Obviously no one who works in HE wants this; we all have many reasons for why this would be a destructive and undesirable development. In addition to fewer students accessing higher education, a contraction of the sector would almost certainly impact directly on UK industry and productivity. It would be expected to reduce discovery research which contributes to the competitiveness of UK businesses. It would impact the ability to fill graduate level public sector jobs vacancies, many of which are already reported as facing long term staffing shortages.

The sector is already lobbying industry partners and regional stakeholders to ensure the risks are understood and raised publicly. In addition there are 650 Members of Parliament in the UK, reported to take a matter seriously when they receive in excess of ten letters about it. A co-ordinated project by the sector to write to our MPs reminding them of the proportion of families in their constituency who currently have members attending universities, and spelling out the impact on regional economies of a loss of international student income, of a reduction in graduates to fill graduate level jobs in the region and of, in a worst case scenario, a local university failing, would ensure that the risks are visible, understood and debated in parliament.

We should point to the importance of the soft diplomatic power that accrues to the UK from having graduates in business and politics across the globe. We should not call for a financial bail-out at this stage. Special pleading would make us look unaware of the pressures on public sector employers. We should ask for a speedy review and a reversal of the policies impacting on international student recruitment. We should point out that this is a funding stream which can’t be switched off and then renewed later when the consequences become clear. Let’s act now to avoid a set of events that, however much we regret the outcome, we are unable to reverse.

3 responses to “Policymakers need to realise that financial turbulence in higher education will hurt the whole nation

  1. “Arguably the 2019 Augar report implemented by stealth”

    Not really because the Augar Review also recommended that “Government should replace in full the lost fee income by increasing the teaching grant, leaving the average unit of funding unchanged at sector level in cash terms” and was also premised on low inflation of ~2% per year rather than the historically high inflation we have had in practice.

  2. An interesting article but I do not agree that allowing more international students, undergraduate and post graduate, to come to the UK, is the best way to solve financial problems in the university sector.

    Nor does this help the Government stem the growing tide of people opposed to more net immigration.

    When it comes to improving “…….industry productivity and the ability to staff graduate level public sector jobs;..” it is also not the answer.

    There are now 1 million job vacancies, yet we have 4 million people of working age claiming benefits and not working. Another 4 million aged 16 plus are engaged in Further and Higher education.

    In the last 20 years the number of graduates has grown while our productivity has fallen. Public sector productivity has fallen the most. There is little evidence that increasing the number of UK graduates or the number of public sector workers is good for economic growth – quite the opposite is true.

    The current model for widening participation has also failed, from an economic viewpoint. Those from a disadvantaged background are still less likely than the average to get higher grades, higher rates of employment or higher salaries / incomes.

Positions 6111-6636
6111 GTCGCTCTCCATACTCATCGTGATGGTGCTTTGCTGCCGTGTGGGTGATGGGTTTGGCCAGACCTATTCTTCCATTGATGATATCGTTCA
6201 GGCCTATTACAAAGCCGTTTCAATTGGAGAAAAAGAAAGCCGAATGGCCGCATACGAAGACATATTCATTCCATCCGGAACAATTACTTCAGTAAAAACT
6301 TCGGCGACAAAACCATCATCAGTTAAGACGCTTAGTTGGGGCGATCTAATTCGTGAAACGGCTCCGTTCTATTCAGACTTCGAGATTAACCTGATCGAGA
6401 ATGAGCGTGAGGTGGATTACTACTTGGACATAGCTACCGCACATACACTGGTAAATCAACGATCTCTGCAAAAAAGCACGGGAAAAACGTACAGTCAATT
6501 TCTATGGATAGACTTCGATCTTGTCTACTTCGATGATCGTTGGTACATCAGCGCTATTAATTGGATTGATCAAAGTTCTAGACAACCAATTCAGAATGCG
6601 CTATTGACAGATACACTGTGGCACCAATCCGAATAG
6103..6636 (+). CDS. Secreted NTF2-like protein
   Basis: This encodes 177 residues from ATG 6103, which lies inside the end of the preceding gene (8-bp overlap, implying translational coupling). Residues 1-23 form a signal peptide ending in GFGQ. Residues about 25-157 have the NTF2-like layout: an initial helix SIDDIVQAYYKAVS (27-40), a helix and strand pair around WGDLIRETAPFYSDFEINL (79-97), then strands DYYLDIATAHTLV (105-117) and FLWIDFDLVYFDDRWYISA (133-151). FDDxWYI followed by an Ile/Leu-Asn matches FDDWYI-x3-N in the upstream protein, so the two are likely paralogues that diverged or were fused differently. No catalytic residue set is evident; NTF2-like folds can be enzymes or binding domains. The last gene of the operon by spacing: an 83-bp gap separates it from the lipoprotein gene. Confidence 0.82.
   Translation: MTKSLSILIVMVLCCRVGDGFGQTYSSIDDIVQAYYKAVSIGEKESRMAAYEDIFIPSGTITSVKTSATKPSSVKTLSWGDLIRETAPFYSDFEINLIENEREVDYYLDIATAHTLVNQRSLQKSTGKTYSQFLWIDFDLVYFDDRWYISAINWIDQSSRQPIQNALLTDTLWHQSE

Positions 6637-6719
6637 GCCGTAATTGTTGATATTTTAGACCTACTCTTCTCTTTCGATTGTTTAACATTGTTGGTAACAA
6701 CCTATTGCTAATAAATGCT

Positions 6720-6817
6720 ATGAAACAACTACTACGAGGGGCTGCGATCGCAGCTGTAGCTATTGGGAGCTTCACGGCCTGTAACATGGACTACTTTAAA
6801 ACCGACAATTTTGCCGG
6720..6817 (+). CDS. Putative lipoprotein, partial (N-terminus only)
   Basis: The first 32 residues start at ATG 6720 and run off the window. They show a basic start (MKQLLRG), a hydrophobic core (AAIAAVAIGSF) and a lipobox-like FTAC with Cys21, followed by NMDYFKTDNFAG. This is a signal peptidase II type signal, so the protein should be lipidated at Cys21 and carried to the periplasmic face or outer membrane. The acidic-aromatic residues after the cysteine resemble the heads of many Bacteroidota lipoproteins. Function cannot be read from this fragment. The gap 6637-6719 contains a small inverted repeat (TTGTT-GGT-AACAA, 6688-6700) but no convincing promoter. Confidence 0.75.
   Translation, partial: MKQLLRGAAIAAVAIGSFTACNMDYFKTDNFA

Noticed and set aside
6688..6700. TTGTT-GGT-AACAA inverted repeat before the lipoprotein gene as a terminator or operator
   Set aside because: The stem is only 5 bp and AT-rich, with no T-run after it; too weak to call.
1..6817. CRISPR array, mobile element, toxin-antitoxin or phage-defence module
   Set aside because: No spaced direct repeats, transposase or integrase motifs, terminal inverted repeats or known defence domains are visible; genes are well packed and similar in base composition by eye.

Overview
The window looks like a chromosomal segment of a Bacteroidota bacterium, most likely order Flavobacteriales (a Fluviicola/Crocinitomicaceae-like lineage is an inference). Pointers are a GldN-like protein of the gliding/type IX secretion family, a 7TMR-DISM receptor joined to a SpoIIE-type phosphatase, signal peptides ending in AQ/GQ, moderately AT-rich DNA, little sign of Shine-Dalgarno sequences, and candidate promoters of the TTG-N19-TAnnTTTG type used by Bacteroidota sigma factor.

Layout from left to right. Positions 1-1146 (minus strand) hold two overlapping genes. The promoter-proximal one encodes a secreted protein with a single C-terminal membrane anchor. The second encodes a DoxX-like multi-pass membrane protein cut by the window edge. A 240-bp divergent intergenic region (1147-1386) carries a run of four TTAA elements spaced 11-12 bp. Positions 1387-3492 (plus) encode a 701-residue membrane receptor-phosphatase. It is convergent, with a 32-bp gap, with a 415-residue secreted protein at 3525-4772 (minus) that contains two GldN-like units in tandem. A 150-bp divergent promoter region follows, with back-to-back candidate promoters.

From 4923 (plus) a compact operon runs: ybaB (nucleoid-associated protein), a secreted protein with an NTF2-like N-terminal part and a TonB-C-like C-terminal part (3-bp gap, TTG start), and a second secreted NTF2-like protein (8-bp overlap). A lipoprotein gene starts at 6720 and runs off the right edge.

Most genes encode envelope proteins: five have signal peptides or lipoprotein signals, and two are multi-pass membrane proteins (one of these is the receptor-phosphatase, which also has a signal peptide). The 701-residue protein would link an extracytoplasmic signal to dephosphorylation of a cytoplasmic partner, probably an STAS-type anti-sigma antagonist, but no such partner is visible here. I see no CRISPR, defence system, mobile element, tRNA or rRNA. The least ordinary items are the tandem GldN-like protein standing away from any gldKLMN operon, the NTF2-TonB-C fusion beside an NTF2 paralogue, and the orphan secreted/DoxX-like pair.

The money and resources currently spent on WP should be reallocated to schools if we want to improve return on investment and social mobility.

  3. I am not very sympathetic to the plight of universities who have come to rely on the income from overseas students. At best, such income should only be treated as a bonus rather than being an integral component of university income. It has always been a risky business model, one particularly susceptible to changes in the political climate (home and abroad).

    In chasing the oversea student UK universities have not focused on developing their ‘offer’ to the domestic student. Certainly, while recent falls the recruitment of domestic students might be a response to the cost-of-living crisis, lackluster NSS results and unimpressive data on graduate outcomes (across all ethnicities) suggests that many universities have still not got their ‘eye on the ball’ when it comes to the quality of their undergraduate provision. Something an astute MP might surmise in the coming election year. What is perhaps not widely understood by the general public or MPs for that matter is the nature of this international provision, in particular the increasing reliance on developing overseas partnerships.

    International Partnerships
    In these partnerships an overseas institution undertakes to provide accredited tuition for levels 4 and 5 on the understanding that its students can finish off their studies by completing the associated level 6 at the UK accrediting university. The idea is that two of the three years of study granted by a UK student visa can then be used to undertake (more profitable) post-graduate awards. For the overseas institution such a partnership can greatly increase its local recruitment. For the accrediting institution this model, while potentially profitable, is disruptive to the teaching at level 6 and has (in my experience at least) generated additional cost in assimilating these new arrivals in the final year of the award.

    Developing these partnerships has largely been the job of the university finance departments and senior management, usually pushed through without any meaningful discussions with the academics involved in delivering the targeted awards. The irony is there is usually no intention or monies made available to develop joint research projects (surely a laudable ambition). The outside observer might be forgiven to see this model of international recruitment as cynical and bereft of any underlying pedagogic or cultural aspirations. In the meantime, many jobs within the HE sector and the local economy have come to rely on it.